FREDERICTON, N.B. – New Brunswick truck drivers are being “strongly encouraged” to be voluntarily tested for Covid-19 when facing such requests at a provincial weigh station.
The request comes in a memo distributed by Dr. Jennifer Russell, New Brunswick’s Chief Medical Officer of Health.
Testing began yesterday at the Saint Jacques weigh station, and additional sites will be determined in coming weeks, Russell says. Specimens are being taken using swabs.
“Longhaul truck drivers who do not have symptoms at the time of testing do not have to self-isolate while awaiting the test result,” Russell says in the memo. “Truckers who are asymptomatic at the time of testing, whose test comes back positive, will be contacted by Public Health and instructions will be provided to immediately self-isolate.”
Longhaul truck drivers will also have a specific option to choose when calling Telecare 811 options to arrange for Covid-19 tests, regardless of the presence of symptoms. The assessment center closest to the driver’s home address will then call back with appointment times.
“Should an appropriate level of sentinel testing of (longhaul truck drivers) not be obtained voluntarily, the Office of the Chief Medical Officer of Health may be required to investigate other mandatory options,” Russell added.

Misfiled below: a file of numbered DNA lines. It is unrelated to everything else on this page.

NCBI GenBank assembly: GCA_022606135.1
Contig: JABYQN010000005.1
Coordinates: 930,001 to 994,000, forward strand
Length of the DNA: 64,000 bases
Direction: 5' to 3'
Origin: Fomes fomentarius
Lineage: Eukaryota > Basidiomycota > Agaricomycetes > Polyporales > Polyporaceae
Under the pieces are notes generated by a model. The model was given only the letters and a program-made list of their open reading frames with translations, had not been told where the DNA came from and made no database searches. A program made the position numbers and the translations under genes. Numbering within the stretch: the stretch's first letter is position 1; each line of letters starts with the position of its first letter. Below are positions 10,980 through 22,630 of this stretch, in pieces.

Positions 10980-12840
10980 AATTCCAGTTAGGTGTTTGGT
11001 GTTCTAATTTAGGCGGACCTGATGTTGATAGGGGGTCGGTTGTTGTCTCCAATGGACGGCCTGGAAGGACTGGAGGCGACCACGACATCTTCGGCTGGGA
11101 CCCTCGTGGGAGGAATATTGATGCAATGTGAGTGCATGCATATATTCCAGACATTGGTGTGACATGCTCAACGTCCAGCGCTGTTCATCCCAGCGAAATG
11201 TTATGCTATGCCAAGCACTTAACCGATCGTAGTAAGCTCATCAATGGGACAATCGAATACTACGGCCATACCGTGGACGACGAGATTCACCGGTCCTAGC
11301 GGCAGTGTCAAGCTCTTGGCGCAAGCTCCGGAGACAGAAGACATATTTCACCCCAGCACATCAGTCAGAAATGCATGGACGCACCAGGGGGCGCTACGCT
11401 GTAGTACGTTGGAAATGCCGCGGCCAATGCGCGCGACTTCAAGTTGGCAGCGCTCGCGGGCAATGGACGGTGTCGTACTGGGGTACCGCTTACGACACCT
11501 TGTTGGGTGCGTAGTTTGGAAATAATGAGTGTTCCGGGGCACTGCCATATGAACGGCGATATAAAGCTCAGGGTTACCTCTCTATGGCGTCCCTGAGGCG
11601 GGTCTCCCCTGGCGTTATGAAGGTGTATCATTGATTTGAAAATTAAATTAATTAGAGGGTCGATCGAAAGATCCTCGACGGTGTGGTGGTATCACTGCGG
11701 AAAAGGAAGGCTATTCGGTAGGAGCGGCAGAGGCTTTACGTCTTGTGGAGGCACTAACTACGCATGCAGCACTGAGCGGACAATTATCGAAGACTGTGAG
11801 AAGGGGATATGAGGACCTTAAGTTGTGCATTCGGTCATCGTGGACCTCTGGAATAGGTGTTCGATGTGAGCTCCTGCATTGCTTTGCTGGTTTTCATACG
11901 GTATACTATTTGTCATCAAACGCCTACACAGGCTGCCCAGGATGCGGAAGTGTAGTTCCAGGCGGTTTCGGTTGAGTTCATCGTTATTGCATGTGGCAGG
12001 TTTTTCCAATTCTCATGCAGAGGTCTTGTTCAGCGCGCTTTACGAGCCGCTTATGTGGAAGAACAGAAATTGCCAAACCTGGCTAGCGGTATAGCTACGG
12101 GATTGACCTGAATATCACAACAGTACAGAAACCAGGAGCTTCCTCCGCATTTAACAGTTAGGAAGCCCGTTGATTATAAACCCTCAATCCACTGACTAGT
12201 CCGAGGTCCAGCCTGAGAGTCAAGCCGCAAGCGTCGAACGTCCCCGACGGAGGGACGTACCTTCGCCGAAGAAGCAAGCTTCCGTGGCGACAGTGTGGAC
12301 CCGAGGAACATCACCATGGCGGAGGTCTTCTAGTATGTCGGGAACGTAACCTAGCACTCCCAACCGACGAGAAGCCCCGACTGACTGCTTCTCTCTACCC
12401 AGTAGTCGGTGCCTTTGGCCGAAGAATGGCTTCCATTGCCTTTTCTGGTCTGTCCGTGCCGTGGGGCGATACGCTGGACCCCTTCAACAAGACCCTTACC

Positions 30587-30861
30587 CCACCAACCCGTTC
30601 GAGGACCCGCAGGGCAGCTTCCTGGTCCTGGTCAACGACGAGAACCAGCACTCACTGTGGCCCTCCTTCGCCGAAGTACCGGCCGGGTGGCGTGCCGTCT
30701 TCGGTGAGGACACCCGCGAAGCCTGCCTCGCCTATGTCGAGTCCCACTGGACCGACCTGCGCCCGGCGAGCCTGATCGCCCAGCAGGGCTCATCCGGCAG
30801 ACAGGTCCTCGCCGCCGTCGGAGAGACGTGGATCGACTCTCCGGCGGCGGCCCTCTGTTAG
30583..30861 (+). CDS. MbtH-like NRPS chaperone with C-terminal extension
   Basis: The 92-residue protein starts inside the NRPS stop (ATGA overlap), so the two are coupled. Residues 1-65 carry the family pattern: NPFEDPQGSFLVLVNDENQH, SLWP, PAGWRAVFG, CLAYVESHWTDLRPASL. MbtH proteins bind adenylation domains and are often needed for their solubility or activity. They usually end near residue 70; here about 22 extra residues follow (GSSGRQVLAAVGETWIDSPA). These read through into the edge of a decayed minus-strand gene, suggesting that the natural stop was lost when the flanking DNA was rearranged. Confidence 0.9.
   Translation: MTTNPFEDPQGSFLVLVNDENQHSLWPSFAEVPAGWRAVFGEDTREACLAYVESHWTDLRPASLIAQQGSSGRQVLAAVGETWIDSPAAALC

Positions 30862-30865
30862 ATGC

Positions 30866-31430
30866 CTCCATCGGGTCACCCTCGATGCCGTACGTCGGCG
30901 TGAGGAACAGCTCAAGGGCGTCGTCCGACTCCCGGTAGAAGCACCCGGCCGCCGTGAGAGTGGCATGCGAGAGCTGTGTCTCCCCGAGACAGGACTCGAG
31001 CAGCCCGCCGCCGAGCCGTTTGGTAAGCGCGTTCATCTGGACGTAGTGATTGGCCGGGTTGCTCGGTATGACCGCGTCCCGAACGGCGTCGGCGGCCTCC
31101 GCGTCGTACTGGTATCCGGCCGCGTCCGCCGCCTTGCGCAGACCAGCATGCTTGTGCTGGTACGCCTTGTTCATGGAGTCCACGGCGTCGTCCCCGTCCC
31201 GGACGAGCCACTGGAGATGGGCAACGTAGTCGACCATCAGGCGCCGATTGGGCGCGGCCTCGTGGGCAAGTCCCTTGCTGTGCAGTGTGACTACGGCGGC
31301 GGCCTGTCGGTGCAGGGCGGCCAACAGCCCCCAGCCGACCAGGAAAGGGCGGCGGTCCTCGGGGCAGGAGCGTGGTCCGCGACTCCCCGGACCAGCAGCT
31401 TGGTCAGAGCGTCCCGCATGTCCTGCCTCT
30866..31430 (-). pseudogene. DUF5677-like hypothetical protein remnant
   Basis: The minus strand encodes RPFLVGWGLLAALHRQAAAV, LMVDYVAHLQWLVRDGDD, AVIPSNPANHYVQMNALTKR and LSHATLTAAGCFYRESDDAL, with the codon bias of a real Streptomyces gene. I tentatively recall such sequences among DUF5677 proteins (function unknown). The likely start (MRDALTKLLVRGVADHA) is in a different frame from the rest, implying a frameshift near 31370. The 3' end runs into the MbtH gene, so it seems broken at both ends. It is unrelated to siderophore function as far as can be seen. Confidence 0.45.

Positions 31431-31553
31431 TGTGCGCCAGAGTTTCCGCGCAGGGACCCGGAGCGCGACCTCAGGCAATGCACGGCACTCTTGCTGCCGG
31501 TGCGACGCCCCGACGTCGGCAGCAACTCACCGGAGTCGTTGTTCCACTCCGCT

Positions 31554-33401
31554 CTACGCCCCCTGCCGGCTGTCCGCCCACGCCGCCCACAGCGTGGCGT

Like all New Brunswick residents, those who experience any two of the following symptoms should self isolate and call TeleCare 811 for testing:
- Fever above 38 C
- A new cough or worsening chronic cough
- Sore throat
- Runny nose
- Loss of sense of taste or smell
- A new onset of fatigue
- A new onset of muscle pain
The Saint-Jacques scale house and weigh station off Hwy. 2 has introduced a testing station and red lines on the floor to show where drivers need to stand.
The latest phase of the province’s plan to reopen was set back after cases of Covid-19 were identified in Campbellton, N.B. Public health officials have said that a healthcare worker at Campbellton Regional Hospital made a personal trip to Quebec and didn’t self-isolate after returning. That led to a shutdown of the hospital’s emergency department and the cancellation of non-urgent and selective surgeries.
Up until that point, the province had no active cases of Covid-19. The 120 people infected since March had all recovered.
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